By Jon Wertheim
April 13, 2011

Jon, strictly speaking of tennis accomplishments, would you rather have had the career of Martina Hingis or the future career of Caroline Wozniacki?-- Peter Galante, Oakland, Calif.

The short answer: not even close. Wozniacki might well win a Slam one day. I'd put the odds at, say, 70-30. But I can't imagine she'll win five and come within a match of winning THE Grand Slam. What's more, Hingis was an exceptional doubles player, winning each of the majors at least once. I don't disagree with the contention that she caught a "soft spot" in the WTA lineage, coming on the scene when Graf and Seles were fading and the Williams sisters had yet to establish full dominance. Still, her record is a formidable one. No knock on Wozniacki, but she's made one Slam final. Hingis lost in the final of every Slam!

Here's where it gets interesting: The same way I think Serena Williams in her prime absolutely demolishes, say, Margaret Court -- even controlling for equipment, training, etc. -- from a qualitative standpoint, I would think that Wozniacki vs. Hingis at their respective peaks is an awfully close match. Hingis 1997 can do more with the ball and is a better thinker. But Wozniacki can match her in consistency, moves comparably and hits harder. That still doesn't mean Wozniacki will match Hingis' achievements. But I think the fact that from a sheer quality standpoint they're close ought to count for something!

I was wondering if you can provide insight on player logistics. Do the top players pay for their hotels? Are there differences by ranking/tournament etc.? Do they generally leave the tournament location after a loss? -- Dawn Lloyd, Barrington, Ill.

All bets are off when players get appearance fees and the event is not mandatory. Suffice to say that when Venus is playing, say, Stockholm, she's not using her own SAS points to get the upgrade. For most events and most players, though, they're responsible for their own airfare. Hotels are generally covered by tournaments for as long as the players remain in the draw (singles or doubles) plus an additional night. I believe the rules tend to differ a bit, based on the grade of the event. All tour-level tournaments have free transportation, airport pickups, etc. At many events, the seeds are given free use of cars for the week.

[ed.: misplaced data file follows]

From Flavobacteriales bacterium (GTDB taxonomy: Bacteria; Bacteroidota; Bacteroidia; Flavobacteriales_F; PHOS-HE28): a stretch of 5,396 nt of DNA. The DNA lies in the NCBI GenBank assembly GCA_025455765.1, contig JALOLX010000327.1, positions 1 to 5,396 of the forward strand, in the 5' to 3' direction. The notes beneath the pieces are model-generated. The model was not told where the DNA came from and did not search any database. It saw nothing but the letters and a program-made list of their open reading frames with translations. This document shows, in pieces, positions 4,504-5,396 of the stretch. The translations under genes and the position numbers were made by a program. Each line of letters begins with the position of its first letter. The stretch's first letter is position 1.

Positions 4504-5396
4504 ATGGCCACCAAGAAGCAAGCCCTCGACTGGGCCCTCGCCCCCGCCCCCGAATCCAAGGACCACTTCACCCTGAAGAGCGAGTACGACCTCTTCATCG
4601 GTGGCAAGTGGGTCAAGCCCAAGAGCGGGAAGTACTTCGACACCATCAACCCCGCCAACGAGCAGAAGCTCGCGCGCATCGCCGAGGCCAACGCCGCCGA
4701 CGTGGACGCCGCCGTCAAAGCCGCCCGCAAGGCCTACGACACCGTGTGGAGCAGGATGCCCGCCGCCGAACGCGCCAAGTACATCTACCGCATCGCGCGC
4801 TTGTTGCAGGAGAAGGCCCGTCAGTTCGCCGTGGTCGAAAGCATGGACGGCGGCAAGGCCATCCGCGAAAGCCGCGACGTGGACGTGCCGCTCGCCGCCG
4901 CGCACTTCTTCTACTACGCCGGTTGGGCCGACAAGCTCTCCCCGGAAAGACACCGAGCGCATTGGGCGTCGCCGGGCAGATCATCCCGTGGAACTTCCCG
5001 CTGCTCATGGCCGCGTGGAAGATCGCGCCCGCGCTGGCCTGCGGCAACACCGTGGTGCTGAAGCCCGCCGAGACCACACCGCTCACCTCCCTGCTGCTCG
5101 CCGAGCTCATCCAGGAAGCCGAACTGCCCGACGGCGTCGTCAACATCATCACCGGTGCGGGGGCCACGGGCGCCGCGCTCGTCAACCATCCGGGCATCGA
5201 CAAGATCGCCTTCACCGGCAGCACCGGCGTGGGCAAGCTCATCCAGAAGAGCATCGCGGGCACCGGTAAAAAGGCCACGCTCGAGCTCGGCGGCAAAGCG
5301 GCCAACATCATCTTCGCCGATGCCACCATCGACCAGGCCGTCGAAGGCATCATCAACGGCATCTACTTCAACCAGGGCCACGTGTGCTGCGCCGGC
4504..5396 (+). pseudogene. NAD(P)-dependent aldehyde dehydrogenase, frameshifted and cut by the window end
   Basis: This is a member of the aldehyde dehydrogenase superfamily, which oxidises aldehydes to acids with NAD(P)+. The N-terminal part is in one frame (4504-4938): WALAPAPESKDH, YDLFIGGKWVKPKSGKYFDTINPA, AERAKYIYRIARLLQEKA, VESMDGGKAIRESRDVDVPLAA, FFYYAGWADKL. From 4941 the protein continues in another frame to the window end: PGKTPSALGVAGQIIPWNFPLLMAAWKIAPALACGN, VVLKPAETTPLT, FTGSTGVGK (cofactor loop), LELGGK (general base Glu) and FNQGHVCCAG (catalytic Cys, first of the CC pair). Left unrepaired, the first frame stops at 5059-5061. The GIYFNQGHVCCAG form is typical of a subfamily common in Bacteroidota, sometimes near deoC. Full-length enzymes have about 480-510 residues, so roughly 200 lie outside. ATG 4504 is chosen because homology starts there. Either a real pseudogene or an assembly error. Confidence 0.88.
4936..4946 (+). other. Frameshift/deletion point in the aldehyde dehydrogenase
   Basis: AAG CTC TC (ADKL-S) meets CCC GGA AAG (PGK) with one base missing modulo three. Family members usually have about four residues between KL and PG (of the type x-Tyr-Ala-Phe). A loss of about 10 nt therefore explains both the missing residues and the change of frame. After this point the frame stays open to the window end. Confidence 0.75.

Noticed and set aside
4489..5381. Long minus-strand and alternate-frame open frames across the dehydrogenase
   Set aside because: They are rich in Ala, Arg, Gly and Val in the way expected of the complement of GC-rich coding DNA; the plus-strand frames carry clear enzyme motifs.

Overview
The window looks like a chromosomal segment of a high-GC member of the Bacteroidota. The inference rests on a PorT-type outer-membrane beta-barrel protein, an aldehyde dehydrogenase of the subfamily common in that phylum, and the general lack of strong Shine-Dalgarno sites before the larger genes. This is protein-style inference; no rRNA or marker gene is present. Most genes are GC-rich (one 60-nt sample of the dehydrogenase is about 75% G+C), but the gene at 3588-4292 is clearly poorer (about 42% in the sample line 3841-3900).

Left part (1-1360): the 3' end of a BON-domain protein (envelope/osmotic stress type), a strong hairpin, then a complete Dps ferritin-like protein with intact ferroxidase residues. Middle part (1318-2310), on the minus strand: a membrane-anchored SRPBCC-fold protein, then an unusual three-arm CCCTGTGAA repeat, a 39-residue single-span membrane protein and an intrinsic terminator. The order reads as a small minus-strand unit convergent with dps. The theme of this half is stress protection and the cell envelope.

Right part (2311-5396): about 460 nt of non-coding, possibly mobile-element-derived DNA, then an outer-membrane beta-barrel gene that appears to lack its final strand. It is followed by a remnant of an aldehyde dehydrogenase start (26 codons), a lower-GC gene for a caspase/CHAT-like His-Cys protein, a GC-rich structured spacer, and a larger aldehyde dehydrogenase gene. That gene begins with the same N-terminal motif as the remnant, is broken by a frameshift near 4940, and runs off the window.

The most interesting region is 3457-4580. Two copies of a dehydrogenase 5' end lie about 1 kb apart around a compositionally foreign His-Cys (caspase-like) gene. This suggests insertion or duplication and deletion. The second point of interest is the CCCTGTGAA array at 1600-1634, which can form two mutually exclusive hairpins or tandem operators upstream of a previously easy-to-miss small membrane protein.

The take-away: While professional tennis players don't rate too high on the sympathy pyramid, a little back-of-the-cocktail-napkin math suggests that it's a slog for a lot of players. Lose early at a smaller event and you might get $2,500 or so. Figure in the expenses of (refundable) airfare and perhaps a coach and your personal P/L statement isn't exactly singing. Federer, Nadal, Djokovic, Serena, Sharapova, etc., will retire with generational wealth. But the drop-off is steep.

An interesting/depressing note. Despite the fact that there are currently seven American men in the top 100 and four in the top 30, there are no Americans playing singles in the Monte Carlo Masters this week -- none in the main draw, and none in the qualifying draw. I get that Monte Carlo isn't a mandatory event and that clay is traditionally where Americans are weakest (I don't think any American man has played in the second week at Roland Garros since Agassi), but not having a single player in the first clay-court Masters event of the year seems ridiculous. -- Matt Scherer, Wilmington, Del.

Bearing the previous answer in mind, that's a long (and expensive) trip to make for the possibility of losing in Round 1. If Monte Carlo -- stunning a setting though it might be -- is no longer mandatory and if clay-court points are available at a domestic rate (Houston) I'm not sure I'm making that trip either.

I had a heart attack a few weeks ago and have just watched too much tennis while trying to feel better (I was supposed to be at Indian Wells on the second Monday/Tuesday). When the player signs the camera at the end of the match the signature is backward for the viewer. Could they not just hit a switch in the control room to mirror the signature so the public could understand what the player wrote? I am really bored. However, it would be much more relevant than a backward scribble. -- Chaz, Aledo

Most relevant: feel better. Hope you're on the courts -- or at least in the stands -- soon. I'll be even more cynical. There's a fine line between "tradition" and "trite." I'm thinking if I never saw another player sign the cameras lens, backward or forward, I'd survive. I'm looking for another tradition. What if each victorious player signed a small swatch of tape on the net?

Continuing last week's discussion, where do you stand on bloggers? Are you, too, in the "fans with typewriters" camp? - John P., New York